FINC—302. Managerial Finance II 3 credits
This course is a continuation of Managerial Finance I. Topics covered include working capital management, the use of long-term financing and leverage. It will also deal with the special topics of mergers or international finance. Prerequisites: ACCT—205, FINC—301. (ATTR: BUS, ISP)

FINC—315. Advanced Investments: Theory and Practice 3 credits
Through focusing on the development of the Markowitz Procedure, Capital Asset Pricing Model, Arbitrage Pricing and other theories, this course seeks to familiarize students with the theory underlying the practice of Finance. In addition, this course will also familiarize students with the inherent problems associated with these models as well as their strengths. Prerequisites: FINC—215, FINC—301, QBUS—200. (ATTR: BUS)

FINC—340. Insurance and Risk Management 3 credits
A study of the potential economic loss from personal, property and liability risks to which all individuals and organizations are exposed. The methods by which these risks are identified and evaluated will be explored, together with methods for retaining and transferring these risks. Prerequisites: FINC—301 or permission of instructor. (ATTR: BUS)

FINC—341. Life and Health Insurance 3 credits
Modern approaches to its various uses, including investment aspects of life insurance, types of contracts, the beneficiary clause and settlement options. Includes analysis of the life and health insurance contracts, types and organization of companies, investment policy, underwriting and marketing, and rate-making principles and techniques, including reserves and surrender values. Prerequisites: FINC—301, FINC—340. (ATTR: BUS)

FINC—345. Estate Planning 3 credits
An introduction to and examination of estate planning. Wills, trusts, estates, gift taxes and responsibilities of estate administrators will be analyzed. Prerequisite: FINC–301. (ATTR: BUS)

FINC—353. Real Estate Finance and Investment 3 credits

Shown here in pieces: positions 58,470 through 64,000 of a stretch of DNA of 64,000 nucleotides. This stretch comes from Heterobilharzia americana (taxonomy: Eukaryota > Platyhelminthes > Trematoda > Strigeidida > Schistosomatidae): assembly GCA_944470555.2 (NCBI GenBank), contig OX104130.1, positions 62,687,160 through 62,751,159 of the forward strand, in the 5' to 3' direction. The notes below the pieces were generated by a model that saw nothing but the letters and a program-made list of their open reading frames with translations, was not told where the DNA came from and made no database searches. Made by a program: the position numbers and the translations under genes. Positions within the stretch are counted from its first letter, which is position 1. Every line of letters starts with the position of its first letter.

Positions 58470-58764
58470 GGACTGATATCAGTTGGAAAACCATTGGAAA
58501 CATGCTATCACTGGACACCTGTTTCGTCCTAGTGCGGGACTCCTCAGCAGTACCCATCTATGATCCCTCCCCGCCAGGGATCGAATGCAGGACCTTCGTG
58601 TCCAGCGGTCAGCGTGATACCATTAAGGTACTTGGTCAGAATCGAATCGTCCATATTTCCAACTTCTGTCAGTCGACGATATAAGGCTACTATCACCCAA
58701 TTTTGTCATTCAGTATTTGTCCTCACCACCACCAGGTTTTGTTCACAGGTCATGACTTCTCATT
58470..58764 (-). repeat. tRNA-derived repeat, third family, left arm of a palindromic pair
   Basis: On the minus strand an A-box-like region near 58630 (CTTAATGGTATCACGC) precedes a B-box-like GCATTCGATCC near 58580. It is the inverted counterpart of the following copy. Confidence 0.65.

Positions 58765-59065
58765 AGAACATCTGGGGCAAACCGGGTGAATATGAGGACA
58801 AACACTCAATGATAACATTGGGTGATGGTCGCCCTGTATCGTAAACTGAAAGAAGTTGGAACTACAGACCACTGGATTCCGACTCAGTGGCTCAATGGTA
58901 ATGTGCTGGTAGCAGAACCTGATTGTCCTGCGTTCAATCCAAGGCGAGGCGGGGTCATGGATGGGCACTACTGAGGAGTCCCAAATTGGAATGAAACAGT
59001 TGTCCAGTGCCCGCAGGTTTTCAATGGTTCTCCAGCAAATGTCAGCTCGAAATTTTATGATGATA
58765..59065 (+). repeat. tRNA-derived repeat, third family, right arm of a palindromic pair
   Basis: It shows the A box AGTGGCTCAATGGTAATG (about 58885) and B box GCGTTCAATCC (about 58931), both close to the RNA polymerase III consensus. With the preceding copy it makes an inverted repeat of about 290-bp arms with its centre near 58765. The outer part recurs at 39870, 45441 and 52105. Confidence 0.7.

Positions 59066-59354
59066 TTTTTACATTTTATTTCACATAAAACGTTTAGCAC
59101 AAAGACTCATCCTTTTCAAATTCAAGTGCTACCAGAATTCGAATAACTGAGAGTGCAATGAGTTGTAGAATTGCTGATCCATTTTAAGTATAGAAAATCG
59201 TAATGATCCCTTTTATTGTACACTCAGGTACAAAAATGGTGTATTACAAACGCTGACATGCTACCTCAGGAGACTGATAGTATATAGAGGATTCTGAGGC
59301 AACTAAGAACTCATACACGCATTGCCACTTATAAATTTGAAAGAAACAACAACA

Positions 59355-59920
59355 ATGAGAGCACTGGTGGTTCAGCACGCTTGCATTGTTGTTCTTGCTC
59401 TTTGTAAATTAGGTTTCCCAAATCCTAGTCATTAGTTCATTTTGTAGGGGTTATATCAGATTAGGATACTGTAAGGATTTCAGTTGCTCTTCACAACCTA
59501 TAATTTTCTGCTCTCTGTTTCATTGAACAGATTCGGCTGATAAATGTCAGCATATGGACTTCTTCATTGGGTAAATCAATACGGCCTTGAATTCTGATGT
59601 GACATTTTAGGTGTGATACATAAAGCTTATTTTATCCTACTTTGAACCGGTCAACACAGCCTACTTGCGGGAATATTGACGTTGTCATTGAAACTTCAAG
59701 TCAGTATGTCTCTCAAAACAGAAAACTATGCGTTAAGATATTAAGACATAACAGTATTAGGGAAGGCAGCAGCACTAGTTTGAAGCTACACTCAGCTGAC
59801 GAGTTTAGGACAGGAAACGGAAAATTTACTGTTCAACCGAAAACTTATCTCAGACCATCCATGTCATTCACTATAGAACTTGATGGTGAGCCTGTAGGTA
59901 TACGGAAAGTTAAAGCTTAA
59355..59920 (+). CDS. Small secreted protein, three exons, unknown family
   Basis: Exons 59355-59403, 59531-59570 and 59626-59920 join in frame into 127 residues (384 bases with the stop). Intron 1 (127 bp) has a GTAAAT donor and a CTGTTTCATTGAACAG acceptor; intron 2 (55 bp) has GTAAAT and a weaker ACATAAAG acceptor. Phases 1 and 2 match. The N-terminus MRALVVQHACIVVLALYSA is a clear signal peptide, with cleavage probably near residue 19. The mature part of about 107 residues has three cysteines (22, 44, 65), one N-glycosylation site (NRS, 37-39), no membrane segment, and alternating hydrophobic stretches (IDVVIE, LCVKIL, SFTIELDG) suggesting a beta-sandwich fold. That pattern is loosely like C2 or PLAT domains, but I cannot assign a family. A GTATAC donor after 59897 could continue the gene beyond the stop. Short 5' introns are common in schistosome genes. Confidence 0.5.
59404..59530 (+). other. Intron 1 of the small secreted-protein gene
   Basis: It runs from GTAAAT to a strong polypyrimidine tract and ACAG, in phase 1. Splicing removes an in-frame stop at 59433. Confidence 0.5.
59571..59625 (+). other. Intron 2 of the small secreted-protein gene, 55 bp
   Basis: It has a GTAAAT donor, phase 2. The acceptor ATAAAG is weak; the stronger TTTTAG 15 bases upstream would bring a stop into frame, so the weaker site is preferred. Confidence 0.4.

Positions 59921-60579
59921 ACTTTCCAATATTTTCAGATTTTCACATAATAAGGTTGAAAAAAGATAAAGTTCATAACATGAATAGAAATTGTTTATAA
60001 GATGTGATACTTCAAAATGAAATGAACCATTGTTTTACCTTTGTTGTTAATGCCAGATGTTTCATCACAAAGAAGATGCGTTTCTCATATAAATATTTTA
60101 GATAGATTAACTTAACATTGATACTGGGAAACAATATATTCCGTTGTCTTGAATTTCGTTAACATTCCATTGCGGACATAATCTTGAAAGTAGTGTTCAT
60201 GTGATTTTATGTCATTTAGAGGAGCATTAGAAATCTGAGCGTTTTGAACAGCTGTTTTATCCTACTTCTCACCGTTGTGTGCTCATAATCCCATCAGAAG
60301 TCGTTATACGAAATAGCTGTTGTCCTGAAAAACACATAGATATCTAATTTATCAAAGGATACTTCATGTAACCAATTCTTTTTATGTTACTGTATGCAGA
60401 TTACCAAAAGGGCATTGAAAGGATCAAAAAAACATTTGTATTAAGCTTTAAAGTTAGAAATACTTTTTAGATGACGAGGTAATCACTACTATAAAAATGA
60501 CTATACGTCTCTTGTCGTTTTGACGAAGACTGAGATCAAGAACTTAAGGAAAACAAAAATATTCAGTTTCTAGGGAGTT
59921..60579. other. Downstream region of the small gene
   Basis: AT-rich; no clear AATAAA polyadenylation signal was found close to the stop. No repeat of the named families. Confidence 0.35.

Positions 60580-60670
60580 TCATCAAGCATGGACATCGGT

The objective of this course is to familiarize the student with the methods, trends, and policies involved in financing real estate transactions, as well as with the investment features of real estate. It includes topics such as the legal aspects of financing, permanent and construction lending, alternative sources of financing real property, investment analysis, yield on investment, and real estate and income taxes. Prerequisites: FINC–301. (ATTR: BUS)

FINC—413. International Finance 3 credits
By expanding the student’s understanding of the financial system to include an international perspective, this course introduces the student to the role of international considerations within the development of corporate policy. The course examines the determination of exchange rates and operation of exchange markets. The application of these ideas will be extended to the firm’s management of foreign exchange exposure, cash management, and capital budgeting. Multinational banking and political risk management will also be studied. Prerequisites: FINC—212 or FINC—215 and FINC—301. (ATTR: BUS, GLST, ISP)

FINC—418. Case Problems in Financial Management  3 credits
This course consists of selected case studies to be presented in class by student teams. The objective is to encourage the students to develop the ability to identify problems, and through applying the tools of finance, evaluate alternatives and arrive at viable solutions to the problems in each case. Prerequisites: ACCT—300 or ACCT—340 (may be taken concurrently), FINC—302, QBUS—200. Open to senior School of Business students only. (ATTR: BUS)